So yeah, the big twist ending is that now space and time are broken, and the superheroes are going to have to deal with that in stories going forward. But the actual story of Age of Ultron didn’t have anything to do with the breaking of time and space. It didn’t even work as set up. Maybe once it was mentioned that this could happen, but this could happen in any time travel story, and Marvel has been doing a lot of them lately. There’s nothing specific about Age of Ultron that would lead to this conclusion. Age of Ultron was its own complete story, and then Marvel decided to tack on an epilogue to advertise upcoming stories and comics. Marvel’s been doing that with a lot of their Big Event comics, which makes sense from a marketing standpoint. So I’m not going to stress too much about the obvious marketing ploys. It’s the Age of Ultron story itself that I’m annoyed with.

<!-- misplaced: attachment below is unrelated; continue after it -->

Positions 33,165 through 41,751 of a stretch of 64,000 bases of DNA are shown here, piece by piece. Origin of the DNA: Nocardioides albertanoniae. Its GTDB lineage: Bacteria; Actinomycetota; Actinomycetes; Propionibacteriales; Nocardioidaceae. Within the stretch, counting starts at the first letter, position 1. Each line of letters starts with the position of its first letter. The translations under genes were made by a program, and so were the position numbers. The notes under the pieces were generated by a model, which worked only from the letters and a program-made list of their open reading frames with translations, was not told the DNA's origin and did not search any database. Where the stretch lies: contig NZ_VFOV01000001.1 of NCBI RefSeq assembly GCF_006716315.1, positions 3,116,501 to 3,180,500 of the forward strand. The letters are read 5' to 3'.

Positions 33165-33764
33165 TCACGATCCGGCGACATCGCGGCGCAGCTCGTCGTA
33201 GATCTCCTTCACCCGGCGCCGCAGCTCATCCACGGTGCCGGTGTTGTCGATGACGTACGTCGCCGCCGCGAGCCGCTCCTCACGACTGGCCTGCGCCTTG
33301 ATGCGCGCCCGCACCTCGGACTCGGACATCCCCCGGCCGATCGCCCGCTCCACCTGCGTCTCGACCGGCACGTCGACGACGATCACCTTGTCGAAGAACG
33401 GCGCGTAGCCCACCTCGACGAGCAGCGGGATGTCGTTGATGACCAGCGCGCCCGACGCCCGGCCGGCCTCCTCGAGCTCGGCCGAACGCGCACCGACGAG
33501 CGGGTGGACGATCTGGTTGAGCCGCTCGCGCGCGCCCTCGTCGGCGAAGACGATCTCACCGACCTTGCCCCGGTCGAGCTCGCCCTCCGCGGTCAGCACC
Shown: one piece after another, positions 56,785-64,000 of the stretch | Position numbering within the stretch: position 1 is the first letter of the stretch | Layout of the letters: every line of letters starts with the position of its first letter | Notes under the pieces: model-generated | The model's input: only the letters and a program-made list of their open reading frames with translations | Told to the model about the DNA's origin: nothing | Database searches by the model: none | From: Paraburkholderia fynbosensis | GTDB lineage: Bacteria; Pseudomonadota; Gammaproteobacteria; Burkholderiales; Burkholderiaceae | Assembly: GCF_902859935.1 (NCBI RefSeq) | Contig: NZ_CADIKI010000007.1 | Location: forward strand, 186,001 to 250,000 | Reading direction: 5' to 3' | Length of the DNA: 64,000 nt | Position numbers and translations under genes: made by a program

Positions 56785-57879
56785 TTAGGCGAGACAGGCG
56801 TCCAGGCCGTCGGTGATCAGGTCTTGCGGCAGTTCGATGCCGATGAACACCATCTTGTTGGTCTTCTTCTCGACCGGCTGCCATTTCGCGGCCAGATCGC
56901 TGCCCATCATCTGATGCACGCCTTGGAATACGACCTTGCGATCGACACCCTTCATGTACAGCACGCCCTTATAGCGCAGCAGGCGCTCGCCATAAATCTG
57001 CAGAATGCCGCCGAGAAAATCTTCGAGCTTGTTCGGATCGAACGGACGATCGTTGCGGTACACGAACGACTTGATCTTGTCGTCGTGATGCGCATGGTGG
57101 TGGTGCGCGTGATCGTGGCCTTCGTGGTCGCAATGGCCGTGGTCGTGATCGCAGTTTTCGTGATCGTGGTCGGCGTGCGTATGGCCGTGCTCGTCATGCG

Age of Ultron fails on every conceivable story level. As a whole, it’s a terrible comic. I may have liked individual issues here and there, but for the most part, it’s just terrible. Nothing anyone does in the comic matters or has any emotional connection with the reader. The first four issues were nothing but pictures of destruction and ruination, with a few superheroes spattered throughout. But none of those superheroes ever mattered. The first few issues had a big focus on Captain America, Iron Man, Red Hulk, Moon Knight, Black Widow, Spider-Man and then some random couple in a city in Texas – but none of them mattered to the story! None of them did anything! All of that stuff in the beginning of the series about Cap not having a plan, or Red Hulk being some kind of leader, or super-villains selling heroes to Ultron, amounted to absolutely nothing. Squat. Zero. Zilch.